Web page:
U.K. launches test and trace system – even those with no Covid-19 symptoms could be forced to self-isolate

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A test and trace system to find and isolate people who come into contact with coronavirus will be launched in the U.K. on Thursday.

People with no symptoms will be told to self-isolate for 14 days if they have been in close contact with someone with coronavirus, as part of the scheme. The program is voluntary but Prime Minister Boris Johnson said sanctions could be brought in if people did not comply.

Health secretary Matt Hancock unveiled the program and said it would need to become a “new way of life,” adding that it would allow the country to replace the national lockdown with “individual isolation.” A number of U.S. states have also been scrambling to set up contact tracing teams as many begin to emerge from lockdown.

However, the U.K.’s much-anticipated contract tracing app being tested on the Isle of Wight will not be launched on Thursday.

South Korea, which confirmed its first case of covid-19 the day before the U.S.’s first case, has used a similar system since February. South Korea has reported 269 coronavirus deaths as of May.27 compared to 101,000 in the U.S. and 37,000 in the U.K.

The U.K. abandoned its initial testing and tracing strategy in March as the outbreak spread rapidly, Public Health England officials told MPs last week. But this latest evolution is ready to be launched on Thursday.

Read:This contact tracing app could become the role model to save the world from coronavirus

Under the new system, the U.K. government has asked those with Covid-19 symptoms to immediately seek a virus test from tomorrow, those who test positive will then be told to self-isolate for two weeks by one of 25,000 NHS contact tracers.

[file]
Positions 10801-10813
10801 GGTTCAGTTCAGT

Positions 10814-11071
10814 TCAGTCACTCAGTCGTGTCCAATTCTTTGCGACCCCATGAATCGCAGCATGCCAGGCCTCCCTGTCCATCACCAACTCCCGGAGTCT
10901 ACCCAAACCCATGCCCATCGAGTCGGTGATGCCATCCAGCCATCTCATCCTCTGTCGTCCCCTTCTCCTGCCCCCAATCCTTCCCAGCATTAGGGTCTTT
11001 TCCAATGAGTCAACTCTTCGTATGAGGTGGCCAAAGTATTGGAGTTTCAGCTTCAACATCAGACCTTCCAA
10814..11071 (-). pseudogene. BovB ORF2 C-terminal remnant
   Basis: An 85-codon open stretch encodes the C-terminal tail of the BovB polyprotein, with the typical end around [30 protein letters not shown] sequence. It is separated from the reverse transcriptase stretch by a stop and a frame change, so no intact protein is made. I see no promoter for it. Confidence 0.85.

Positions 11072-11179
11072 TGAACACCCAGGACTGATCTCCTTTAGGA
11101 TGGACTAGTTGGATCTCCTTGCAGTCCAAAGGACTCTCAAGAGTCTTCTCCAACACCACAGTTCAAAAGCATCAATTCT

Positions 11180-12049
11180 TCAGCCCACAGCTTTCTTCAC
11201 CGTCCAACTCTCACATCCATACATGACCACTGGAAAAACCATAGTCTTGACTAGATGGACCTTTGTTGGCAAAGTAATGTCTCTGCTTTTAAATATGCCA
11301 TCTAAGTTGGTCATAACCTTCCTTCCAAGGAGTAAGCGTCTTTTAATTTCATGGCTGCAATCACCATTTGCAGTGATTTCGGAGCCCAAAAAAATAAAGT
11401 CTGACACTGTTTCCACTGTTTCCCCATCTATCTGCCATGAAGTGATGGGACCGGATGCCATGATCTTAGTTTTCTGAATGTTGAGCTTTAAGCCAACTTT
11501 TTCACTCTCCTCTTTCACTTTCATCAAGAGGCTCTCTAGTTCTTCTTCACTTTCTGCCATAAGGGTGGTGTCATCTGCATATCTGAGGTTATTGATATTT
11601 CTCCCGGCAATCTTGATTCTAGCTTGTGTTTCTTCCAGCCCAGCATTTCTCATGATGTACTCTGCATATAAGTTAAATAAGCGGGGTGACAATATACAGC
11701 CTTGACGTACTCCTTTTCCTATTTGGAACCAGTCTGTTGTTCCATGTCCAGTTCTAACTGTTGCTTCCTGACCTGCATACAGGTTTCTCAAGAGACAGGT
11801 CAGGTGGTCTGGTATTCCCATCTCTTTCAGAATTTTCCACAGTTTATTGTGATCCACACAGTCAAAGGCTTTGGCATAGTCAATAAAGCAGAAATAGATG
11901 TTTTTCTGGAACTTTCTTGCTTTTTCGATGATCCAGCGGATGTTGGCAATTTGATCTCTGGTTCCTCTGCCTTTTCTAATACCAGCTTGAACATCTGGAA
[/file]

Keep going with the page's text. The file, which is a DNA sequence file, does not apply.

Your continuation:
Hancock said those testing positive will then have to work “like detectives” to identify people they have been in close contact with – within two meters of for more than 15 minutes in the previous two days. Those people will then also be asked to self-isolate for 14 days.

The system will be voluntary at first because the government trusted people to “do the right thing,” Hancock said, adding that it could be made mandatory if necessary.

Prime Minister Boris Johnson said that asking people who are asymptomatic to self-isolate would be a “huge imposition” but would only apply to a small minority of the population. He was addressing a committee of MPs in a separate meeting on Wednesday.

He added that sanctions may be considered for those who don’t follow the instructions. Johnson, who has faced public anger over the actions of his senior adviser Dominic Cummings in recent days, which some claim has undermined government messaging, said he was relying on “people’s public-spiritedness” and their willingness to co-operate and defeat the virus.

He also said the government did not have the capacity to start testing earlier.

“To be absolutely blunt, we didn’t have the enzymes, we didn’t have the test kits, we just didn’t have the volume, nor did we have enough experienced trackers ready to mount the kind of operation they did in some other East Asian countries, for instance,” he said.

“And I think the brutal reality is this country didn’t learn the lessons of Sars or Mers and we didn’t have a test operation ready to go on the scale that we needed.”

Baroness Dido Harding, the former TalkTalk CEO who is running the test and trace scheme, said it “requires all of us to do our civic duty.”

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